The Work Foundation of Lancaster University calls it "atypical employment". Including zero-hours contracts and self employment (which is the largest category within the wider group), it puts the total at 21.9% of all employment in 2013, barely changed from 21.6% in 1996, though there was a modest fall and subsequent rebound in the intervening period.
Why use zero-hours contracts?
The appeal for businesses is straightforward. It enables them to match their labour costs with demand for their goods and services more readily than if all staff are on fixed hours. The Institute of Directors puts it like this in its response to the British government's consultation:
"Using zero-hours contracts is a way of offering a service - or offering a better or wider service - to consumers/customers or other businesses without adding the significant fixed costs incurred by employing people on permanent contracts, or paying overtime, or incurring costs and administrative burdens in frequently recruiting and dismissing people in line with demand. In many cases, this would make the service commercially unviable. Zero-hours contracts are therefore an essential tool for some businesses."
The CBI says that labour market flexibility, including zero-hours contracts, supported job creation during the recent post-recession recovery:
"During this period labour market flexibility allowed firms to create jobs at the first sign of demand rather than waiting for sufficient demand to justify hiring a full-time employee before taking somebody on."
Zero-hours contracts are widely said to work for some of the employees who use them. The flexibility - provided they feel they can decline offers of specific hours - may appeal to students and others with commitments they have to work around.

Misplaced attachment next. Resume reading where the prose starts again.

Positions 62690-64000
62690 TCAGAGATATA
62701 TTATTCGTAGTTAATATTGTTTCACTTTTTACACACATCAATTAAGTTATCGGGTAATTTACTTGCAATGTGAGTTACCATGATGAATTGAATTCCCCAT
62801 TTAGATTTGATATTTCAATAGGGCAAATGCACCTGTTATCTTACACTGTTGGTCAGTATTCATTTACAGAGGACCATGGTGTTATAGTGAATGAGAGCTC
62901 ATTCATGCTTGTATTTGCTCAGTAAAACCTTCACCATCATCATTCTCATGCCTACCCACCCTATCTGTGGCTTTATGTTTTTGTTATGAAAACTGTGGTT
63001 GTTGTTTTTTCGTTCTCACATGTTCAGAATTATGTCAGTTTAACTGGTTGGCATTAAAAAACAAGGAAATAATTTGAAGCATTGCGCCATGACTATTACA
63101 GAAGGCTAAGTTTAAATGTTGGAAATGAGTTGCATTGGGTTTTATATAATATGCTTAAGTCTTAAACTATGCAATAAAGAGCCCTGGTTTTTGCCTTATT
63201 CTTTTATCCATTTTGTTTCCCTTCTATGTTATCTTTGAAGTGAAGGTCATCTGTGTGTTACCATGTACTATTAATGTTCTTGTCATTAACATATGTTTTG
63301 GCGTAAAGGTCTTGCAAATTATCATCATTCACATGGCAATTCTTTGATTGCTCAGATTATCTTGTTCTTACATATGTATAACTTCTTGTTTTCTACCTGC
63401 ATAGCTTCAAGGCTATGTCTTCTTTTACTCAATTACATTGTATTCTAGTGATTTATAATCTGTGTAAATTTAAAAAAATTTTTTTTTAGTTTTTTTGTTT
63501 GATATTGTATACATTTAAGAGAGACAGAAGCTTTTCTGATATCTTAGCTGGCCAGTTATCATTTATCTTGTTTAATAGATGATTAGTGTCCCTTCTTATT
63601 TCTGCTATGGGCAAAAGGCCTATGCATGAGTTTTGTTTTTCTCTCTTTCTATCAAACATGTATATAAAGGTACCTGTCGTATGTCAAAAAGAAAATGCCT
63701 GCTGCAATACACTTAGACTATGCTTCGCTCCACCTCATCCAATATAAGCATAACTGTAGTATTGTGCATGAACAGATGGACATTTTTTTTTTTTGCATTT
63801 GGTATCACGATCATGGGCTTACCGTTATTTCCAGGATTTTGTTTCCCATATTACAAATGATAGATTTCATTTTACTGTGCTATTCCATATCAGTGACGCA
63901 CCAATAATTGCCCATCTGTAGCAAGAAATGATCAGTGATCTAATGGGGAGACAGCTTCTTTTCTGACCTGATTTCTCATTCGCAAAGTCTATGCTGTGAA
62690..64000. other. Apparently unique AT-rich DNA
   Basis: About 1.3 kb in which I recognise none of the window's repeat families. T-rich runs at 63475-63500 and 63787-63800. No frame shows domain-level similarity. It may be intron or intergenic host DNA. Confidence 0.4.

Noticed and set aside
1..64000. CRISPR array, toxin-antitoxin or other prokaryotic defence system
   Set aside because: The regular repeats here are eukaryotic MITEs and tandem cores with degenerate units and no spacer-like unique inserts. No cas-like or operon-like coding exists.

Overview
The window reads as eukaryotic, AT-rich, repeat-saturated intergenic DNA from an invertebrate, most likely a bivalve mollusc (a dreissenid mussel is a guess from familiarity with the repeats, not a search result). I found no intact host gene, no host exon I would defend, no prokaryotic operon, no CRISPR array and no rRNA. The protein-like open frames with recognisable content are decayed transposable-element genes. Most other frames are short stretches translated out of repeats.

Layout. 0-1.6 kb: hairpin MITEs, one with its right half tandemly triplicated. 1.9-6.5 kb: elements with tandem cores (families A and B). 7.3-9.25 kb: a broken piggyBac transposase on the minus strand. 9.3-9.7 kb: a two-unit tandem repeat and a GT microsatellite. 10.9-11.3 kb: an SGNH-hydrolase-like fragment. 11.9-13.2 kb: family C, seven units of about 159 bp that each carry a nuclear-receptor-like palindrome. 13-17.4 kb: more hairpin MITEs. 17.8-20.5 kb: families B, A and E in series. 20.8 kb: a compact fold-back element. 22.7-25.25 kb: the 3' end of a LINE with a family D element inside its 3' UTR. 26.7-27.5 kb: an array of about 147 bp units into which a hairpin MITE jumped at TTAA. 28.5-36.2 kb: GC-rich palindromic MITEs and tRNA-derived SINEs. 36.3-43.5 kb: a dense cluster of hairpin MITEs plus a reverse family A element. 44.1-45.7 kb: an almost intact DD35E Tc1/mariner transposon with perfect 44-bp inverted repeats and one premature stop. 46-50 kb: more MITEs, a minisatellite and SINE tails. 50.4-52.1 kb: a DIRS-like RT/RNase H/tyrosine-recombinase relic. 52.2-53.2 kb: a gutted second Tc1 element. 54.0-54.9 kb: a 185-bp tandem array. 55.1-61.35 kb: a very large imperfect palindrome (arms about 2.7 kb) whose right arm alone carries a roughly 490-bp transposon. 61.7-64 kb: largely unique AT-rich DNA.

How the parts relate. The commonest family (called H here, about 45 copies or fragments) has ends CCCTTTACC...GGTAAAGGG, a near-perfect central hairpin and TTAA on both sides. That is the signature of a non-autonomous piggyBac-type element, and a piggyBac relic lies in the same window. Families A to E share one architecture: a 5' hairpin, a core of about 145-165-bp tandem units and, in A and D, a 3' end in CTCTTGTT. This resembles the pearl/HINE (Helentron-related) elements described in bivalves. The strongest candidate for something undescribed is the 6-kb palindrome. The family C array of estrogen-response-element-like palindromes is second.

But others take zero-hours contracts because that's all they can get. The most recent ONS analysis shows that 34% of people on such an arrangement want to work more hours, compared with 13% of people not using these contracts.
The TUC acknowledges that the flexibility appeals to some workers, though it says that is true of only a minority. But it also says: "For many being on a zero-hour contract offers no tangible benefits but rather leads to mistreatment and abuse at work."
Is this just a UK phenomenon?
Hard information on the use of zero-hours contracts outside the UK is sparse.
In Europe, some research has been done by an EU agency called Eurofound, a tripartite body backed by governments, employers and unions.
It found that there is simply no data in many EU countries, in some cases because the law doesn't recognise the arrangement. Of those that do record zero-hours contracts, the UK and Austria seemed to have the highest prevalence, followed by Estonia and the Czech Republic. Several others, including Ireland, the Netherlands and Sweden had at least some.
In Finland, trade unionists are campaigning for them to be banned.
There is also a campaign in New Zealand.
Why the UK?
So why is the practice apparently more prevalent in the UK than most countries? As the data is patchy, explanations are likely to be even more speculative.
A popular candidate is the UK's relatively flexible labour market. According to the Work Foundation: "Zero-hours contracts have been seen as part of the UK's highly flexible and lightly regulated labour market."
What about other forms of insecure work internationally?
There is also an international aspect to the wider and much older phenomenon of non-standard or atypical work.
Yet another term that has at least something in common with zero-hours contracts is casual work, and that is prevalent internationally, according to the International Labour Organization.:
"Casual work is the engagement of workers on an occasional and intermittent basis, for a specific number of hours, days or weeks, in return for a wage dictated by the terms of a daily or periodic work agreement. Casual work is a prominent feature of informal waged employment in low-income developing countries."